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Rhetoric of therapy is a concept coined by American academic Dana L. Cloud to describe "a set of political and cultural discourses that have adopted psychotherapy's lexicon—the conservative language of healing, coping, adaptation, and restoration of previously existing order—but in contexts of social and political conflict".[1]

Cloud argued that the rhetoric of therapy encourages people to focus on themselves and their private lives rather than attempt to reform flawed systems of social and political power. This form of persuasion is primarily used by politicians, managers, journalists and entertainers as a way to cope with the crisis of the American Dream.[2] Cloud said "the discursive pattern of translating social and political problems into the language of individual responsibility and healing is a rhetoric because of its powerful persuasive force", and it is rhetoric of "therapy" because "of its focus on the personal life of the individual as locus of both problem and responsibility for change".[3]


The rhetoric of therapy has two functions, according to Cloud: (1) to exhort conformity with the prevailing social order and (2) to encourage identification with therapeutic values: individualism, familism, self-help, and self-absorption.[4] It is directed towards individuals who cope with unemployment, family stress, sexual and domestic violence, child abuse, and other traumas that result from systemic hegemony such as women's oppression, racism, and capitalism.[5]


The origins of therapeutic discourse, along with advertising and other consumerist cultural forms, emerged during the industrialization of the West during the 18th century. The new emphasis on the acquisition of wealth during this period produced discourse about the "democratic self-determination of individuals conceived as autonomous, self-expressive, self-reliant subjects" or, in short, the "self-made man".[6] Cloud argued that the rhetoric of the self-made man was introduced to veil the growing polarity between classes of owners and laborers and that it disguised the fact that success attained through self-determination was never a real possibility for blacks, immigrants, the working class, and women. Therefore, the language of personal responsibility, adaptation, and healing served not to liberate the working class, the poor, and the socially marginalized, but to persuade members of these classes that they are individually responsible for their plight.[6] The rhetoric of therapy served as a diversion away from attention to social ills.[7]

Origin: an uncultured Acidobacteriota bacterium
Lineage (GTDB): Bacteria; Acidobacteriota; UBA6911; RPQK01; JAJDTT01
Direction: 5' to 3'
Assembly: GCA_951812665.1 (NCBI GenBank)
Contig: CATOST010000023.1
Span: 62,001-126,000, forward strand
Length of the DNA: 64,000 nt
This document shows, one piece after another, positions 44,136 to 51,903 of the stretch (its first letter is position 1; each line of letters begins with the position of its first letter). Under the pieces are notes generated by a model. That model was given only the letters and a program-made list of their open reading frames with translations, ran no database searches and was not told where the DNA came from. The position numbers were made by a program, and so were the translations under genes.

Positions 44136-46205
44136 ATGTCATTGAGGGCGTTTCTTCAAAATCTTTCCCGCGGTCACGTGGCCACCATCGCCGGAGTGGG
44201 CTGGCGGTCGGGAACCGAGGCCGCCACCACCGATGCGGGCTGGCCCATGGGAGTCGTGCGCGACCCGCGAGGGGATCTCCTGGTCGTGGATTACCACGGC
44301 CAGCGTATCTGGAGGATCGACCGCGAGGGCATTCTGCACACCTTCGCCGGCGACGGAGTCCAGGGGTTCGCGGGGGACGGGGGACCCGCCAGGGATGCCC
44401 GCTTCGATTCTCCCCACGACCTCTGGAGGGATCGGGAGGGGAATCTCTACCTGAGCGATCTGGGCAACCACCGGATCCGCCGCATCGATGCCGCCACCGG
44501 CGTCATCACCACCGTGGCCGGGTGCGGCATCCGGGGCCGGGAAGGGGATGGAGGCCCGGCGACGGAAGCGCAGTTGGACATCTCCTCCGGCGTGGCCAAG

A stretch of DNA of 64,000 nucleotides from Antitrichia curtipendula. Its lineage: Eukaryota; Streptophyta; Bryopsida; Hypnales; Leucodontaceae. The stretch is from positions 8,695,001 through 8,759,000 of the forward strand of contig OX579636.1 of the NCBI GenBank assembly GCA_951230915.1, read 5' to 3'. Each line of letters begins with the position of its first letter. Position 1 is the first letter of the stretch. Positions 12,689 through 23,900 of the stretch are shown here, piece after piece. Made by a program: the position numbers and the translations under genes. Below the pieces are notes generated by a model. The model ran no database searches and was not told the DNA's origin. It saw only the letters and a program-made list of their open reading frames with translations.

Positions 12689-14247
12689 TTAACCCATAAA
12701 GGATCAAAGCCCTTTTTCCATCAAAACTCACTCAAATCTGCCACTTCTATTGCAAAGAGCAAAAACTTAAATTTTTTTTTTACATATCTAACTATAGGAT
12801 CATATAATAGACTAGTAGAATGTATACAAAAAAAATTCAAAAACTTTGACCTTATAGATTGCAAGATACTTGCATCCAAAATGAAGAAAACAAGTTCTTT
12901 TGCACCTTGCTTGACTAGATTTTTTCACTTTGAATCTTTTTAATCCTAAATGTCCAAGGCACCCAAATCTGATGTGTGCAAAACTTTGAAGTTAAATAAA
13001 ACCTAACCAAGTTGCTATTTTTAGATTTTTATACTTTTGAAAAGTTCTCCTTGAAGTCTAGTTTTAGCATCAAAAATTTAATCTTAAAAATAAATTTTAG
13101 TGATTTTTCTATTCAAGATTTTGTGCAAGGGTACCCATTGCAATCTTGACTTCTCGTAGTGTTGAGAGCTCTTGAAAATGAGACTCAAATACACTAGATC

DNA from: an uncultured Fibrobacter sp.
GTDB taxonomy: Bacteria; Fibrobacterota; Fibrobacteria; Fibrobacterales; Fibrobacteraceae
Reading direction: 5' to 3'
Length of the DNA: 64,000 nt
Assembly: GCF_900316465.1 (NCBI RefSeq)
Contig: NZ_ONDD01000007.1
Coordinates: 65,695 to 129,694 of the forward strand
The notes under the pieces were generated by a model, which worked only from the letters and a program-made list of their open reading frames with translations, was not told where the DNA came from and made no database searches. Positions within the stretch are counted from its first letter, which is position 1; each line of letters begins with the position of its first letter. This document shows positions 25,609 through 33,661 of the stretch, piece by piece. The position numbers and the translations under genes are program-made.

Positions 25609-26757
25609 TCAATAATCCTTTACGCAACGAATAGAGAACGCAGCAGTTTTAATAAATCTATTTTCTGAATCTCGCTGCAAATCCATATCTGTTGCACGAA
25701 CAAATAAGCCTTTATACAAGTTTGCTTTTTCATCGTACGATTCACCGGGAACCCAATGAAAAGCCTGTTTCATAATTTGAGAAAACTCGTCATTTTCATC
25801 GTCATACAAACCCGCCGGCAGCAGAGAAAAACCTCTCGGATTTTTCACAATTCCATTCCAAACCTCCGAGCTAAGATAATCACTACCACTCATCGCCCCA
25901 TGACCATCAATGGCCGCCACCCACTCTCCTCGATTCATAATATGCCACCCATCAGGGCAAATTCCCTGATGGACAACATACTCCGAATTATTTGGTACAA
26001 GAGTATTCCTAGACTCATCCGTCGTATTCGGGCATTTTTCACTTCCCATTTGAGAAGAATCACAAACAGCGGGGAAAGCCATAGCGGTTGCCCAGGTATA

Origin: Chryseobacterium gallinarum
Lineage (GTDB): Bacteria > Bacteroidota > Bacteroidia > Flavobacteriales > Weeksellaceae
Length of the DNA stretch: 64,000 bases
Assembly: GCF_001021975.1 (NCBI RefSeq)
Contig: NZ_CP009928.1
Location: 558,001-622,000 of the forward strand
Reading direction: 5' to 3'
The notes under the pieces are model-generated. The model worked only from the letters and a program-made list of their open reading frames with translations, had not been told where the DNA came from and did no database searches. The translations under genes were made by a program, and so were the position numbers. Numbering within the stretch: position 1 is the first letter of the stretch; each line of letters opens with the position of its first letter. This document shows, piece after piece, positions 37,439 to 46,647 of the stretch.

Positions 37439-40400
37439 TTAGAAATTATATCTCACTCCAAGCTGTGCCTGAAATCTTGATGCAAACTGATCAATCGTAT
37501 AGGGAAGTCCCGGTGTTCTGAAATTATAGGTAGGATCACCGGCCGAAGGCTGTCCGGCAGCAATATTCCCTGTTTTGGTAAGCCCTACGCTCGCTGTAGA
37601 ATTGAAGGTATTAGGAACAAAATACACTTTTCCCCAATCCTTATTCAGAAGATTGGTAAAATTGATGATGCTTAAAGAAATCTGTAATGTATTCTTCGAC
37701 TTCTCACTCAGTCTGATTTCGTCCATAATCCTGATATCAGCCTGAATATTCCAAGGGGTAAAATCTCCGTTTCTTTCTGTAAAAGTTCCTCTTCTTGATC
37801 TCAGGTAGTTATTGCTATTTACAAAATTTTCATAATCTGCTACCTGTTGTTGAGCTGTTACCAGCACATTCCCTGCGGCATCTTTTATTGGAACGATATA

One prominent movement that developed from the rhetoric of therapy was the self-help movement, which encouraged its audiences to take personal responsibility for solving their problems without attention to race, class, and gender issues.[8] The twofold objective of this particular movement—mental health and positive thinking—is demonstrated in one of the quintessential books of this period, The Power of Positive Thinking by Norman Vincent Peale.[9]

Cloud analyzed different case studies to show how the established order is maintained by redirecting blame from the hegemonic system to the individual. Cloud said that the rhetoric of family values blames the absence of the "traditional" family as the cause of social ills. The rhetoric of therapy is used to divert attention from issues caused by hegemonic systems by promoting the idea that restoration of the traditional family structure will result in a harmonious society.[10]

A second example of the rhetoric of therapy is illustrated in Cloud's discussion of the extensive media coverage of groups that supported the Gulf War. Cloud says that the media intentionally devoted significant attention to groups that supported the war in an effort to instill blame, guilt, shame, and anxiety in individuals who openly opposed the war. Cloud writes that this was a government effort to control the nation's perception and response to the war that many deemed unjust.[11] In such cases, the rhetoric of therapy is used to deflate the possibility of collective resistance and to inflate receptivity to prevailing social and political structures.

See also


  1. ^ Cloud 1998, p. xiv
  2. ^ Cloud 1998, p. 10
  3. ^ Cloud 1998, p. 1
  4. ^ Cloud 1998, pp. 2–3
  5. ^ Cloud 1998, p. xv
  6. ^ a b Cloud 1998, p. 24
  7. ^ Cloud 1998, p. 35
  8. ^ Cloud 1998, pp. 29–35
  9. ^ Cloud 1998, p. 31
  10. ^ Cloud 1998, pp. 55–82
  11. ^ Cloud 1998, pp. 85–100


Further reading